$n_hi is usually no more than an extra partial row, revolution, or selfsimilar level. $n_lo might be merely the starting "$path>n_start()", which is fine if the origin is in the desired rectangle but away from the origin might actually start higher.
$x1,$y1 and $x2,$y2 can be fractional. If they partly overlap some N figures then those N's are included in the return.
If there's no points in the rectangle then the return can be a ``crossed'' range like "$n_lo=1", "$n_hi=0" (which makes a "foreach" do no loops). But "rect_to_n_range()" may not always notice there's no points in the rectangle and might instead return some overestimate.
Descriptive Methods
 "$n = $path>n_start()"

Return the first N in the path. The start is usually either 0 or 1
according to what is most natural for the path. Some paths have an
"n_start" parameter to control the numbering.
Some classes have secret dubious undocumented support for N values below this start (zero or negative), but "n_start()" is the intended starting point.
 "$f = $path>n_frac_discontinuity()"

Return the fraction of N at which there may be discontinuities in the path.
For example if there's a jump in the coordinates between N=7.4999 and N=7.5
then the returned $f is 0.5. Or $f is 0 if there's a discontinuity
between 6.999 and 7.0.
If there's no discontinuities in the path then the return is "undef". That means for example fractions between N=7 to N=8 give smooth continuous X,Y values (of some kind).
This is mainly of interest for drawing line segments between N points. If there's discontinuities then the idea is to draw from say N=7.0 to N=7.499 and then another line from N=7.5 to N=8.
 "$arms = $path>arms_count()"

Return the number of arms in a ``multiarm'' path.
For example in "SquareArms" this is 4 and each arm increments in turn, so the first arm is N=1,5,9,13,etc starting from "$path>n_start()" and incrementing by 4 each time.
 "$bool = $path>x_negative()"
 "$bool = $path>y_negative()"
 Return true if the path extends into negative X coordinates and/or negative Y coordinates respectively.
 "$bool = Math::PlanePath::Foo>class_x_negative()"
 "$bool = Math::PlanePath::Foo>class_y_negative()"
 "$bool = $path>class_x_negative()"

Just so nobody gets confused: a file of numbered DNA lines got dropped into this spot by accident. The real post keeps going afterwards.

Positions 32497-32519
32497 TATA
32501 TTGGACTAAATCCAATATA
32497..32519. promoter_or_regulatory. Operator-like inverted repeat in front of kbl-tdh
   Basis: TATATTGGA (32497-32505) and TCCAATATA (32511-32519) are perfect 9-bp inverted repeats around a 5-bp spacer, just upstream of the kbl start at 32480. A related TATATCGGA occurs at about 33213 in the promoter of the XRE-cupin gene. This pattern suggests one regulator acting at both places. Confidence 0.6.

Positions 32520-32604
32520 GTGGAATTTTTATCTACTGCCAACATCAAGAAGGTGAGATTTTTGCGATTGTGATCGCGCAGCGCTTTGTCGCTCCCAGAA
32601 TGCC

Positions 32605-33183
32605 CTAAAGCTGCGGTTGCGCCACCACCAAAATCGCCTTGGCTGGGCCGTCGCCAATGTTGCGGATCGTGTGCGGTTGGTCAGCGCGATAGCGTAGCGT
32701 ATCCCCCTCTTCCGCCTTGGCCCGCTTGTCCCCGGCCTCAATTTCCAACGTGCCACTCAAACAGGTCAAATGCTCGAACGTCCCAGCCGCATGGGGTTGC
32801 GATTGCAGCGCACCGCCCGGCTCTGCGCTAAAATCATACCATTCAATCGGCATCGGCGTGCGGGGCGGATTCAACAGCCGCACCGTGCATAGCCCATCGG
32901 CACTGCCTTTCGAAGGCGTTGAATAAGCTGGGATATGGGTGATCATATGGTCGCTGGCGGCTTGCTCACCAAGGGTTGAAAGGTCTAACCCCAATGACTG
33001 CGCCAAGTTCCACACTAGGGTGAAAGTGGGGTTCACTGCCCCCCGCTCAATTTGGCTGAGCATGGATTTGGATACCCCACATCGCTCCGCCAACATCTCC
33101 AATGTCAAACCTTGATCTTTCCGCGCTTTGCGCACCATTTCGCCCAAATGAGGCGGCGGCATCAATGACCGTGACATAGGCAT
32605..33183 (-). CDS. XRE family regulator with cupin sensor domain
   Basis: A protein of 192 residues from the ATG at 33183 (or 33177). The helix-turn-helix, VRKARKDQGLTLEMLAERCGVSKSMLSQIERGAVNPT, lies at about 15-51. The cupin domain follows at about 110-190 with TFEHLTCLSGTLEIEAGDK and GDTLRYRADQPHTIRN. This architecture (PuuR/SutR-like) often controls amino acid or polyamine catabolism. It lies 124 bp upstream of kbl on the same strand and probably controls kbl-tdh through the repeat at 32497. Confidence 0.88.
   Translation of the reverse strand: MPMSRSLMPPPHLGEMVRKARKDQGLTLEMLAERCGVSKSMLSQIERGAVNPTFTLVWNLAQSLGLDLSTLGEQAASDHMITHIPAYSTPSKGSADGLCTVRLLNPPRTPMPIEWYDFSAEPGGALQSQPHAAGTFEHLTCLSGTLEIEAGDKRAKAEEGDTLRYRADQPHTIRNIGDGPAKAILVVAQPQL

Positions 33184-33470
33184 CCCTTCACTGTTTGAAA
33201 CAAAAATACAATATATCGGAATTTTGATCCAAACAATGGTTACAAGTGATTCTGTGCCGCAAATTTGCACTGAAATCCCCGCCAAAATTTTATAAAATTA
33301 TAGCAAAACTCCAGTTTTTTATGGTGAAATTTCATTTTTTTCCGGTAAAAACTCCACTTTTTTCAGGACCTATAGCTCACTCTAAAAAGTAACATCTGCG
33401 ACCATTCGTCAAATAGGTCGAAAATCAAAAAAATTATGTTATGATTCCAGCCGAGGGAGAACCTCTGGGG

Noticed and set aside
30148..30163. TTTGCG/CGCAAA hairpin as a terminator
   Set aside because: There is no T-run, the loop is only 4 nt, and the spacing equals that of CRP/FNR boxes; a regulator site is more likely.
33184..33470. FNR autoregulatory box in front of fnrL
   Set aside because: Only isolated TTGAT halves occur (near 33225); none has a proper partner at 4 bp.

"$bool = $path>class_y_negative()"

Return true if any paths made by this class extend into negative X
coordinates and/or negative Y coordinates, respectively.
For some classes the X or Y extent may depend on parameter values.
 "$n = $path>x_negative_at_n()"
 "$n = $path>y_negative_at_n()"
 Return the integer N where X or Y respectively first goes negative, or return "undef" if it does not go negative ("x_negative()" or "y_negative()" respectively is false).
 "$x = $path>x_minimum()"
 "$y = $path>y_minimum()"
 "$x = $path>x_maximum()"
 "$y = $path>y_maximum()"
 Return the minimum or maximum of the X or Y coordinate reached by integer N values in the path. If there's no minimum or maximum then return "undef".
 "$dx = $path>dx_minimum()"
 "$dx = $path>dx_maximum()"
 "$dy = $path>dy_minimum()"
 "$dy = $path>dy_maximum()"

Return the minimum or maximum change dX, dY occurring in the path for
integer N to N+1. For a multiarm path the change is N to N+arms so it's
the change along the same arm.
Various paths which go by rows have nondecreasing Y. For them "dy_minimum()" is 0.
 "$adx = $path>absdx_minimum()"
 "$adx = $path>absdx_maximum()"
 "$ady = $path>absdy_minimum()"
 "$ady = $path>absdy_maximum()"

Return the minimum or maximum change abs(dX) or abs(dY) occurring in the
path for integer N to N+1. For a multiarm path the change is N to N+arms
so it's the change along the same arm.
"absdx_maximum()" is simply max(dXmax,dXmin), the biggest change either positive or negative. "absdy_maximum()" similarly.
"absdx_minimum()" is 0 if dX=0 occurs anywhere in the path, which means any vertical step. If X always changes then "absdx_minimum()" will be something bigger than 0. "absdy_minimum()" likewise 0 if any horizontal dY=0, or bigger if Y always changes.
 "$sum = $path>sumxy_minimum()"
 "$sum = $path>sumxy_maximum()"

Return the minimum or maximum values taken by coordinate sum X+Y reached by
integer N values in the path. If there's no minimum or maximum then return
"undef".
S=X+Y is an antidiagonal. A path which is always right and above some antidiagonal has a minimum. Some paths might be entirely left and below and so have a maximum, though that's unusual.
\ Path always above \  has minimum S=X+Y \ o Path always below \ has maximum S=X+Y  \ \ S=X+Y
 "$sum = $path>sumabsxy_minimum()"
 "$sum = $path>sumabsxy_maximum()"

Return the minimum or maximum values taken by coordinate sum abs(X)+abs(Y)
reached by integer N values in the path. A minimum always exists but if
there's no maximum then return "undef".
SumAbs=abs(X)+abs(Y) is sometimes called the ``taxicab'' or ``Manhattan'' distance, being how far to travel through a squaregrid city to get to X,Y. "sumabsxy_minimum()" is then how close to the origin the path extends.
SumAbs can also be interpreted geometrically as numbering the antidiagonals of the quadrant containing X,Y, which is equivalent to asking which diamond shape X,Y falls on. "sumabsxy_minimum()" is then the smallest such diamond reached by the path.
 /\ SumAbs = which diamond X,Y falls on /  \ /  \ o \  / \  / \/ 
 "$diffxy = $path>diffxy_minimum()"
 "$diffxy = $path>diffxy_maximum()"

Return the minimum or maximum values taken by coordinate difference XY
reached by integer N values in the path. If there's no minimum or maximum
then return "undef".
D=XY is a leading diagonal. A path which is always right and below such a diagonal has a minimum, for example "HypotOctant". A path which is always left and above some diagonal has a maximum D=XY. For example various wedgelike paths such as "PyramidRows" in its default step=2, and ``upper octant'' paths have a maximum.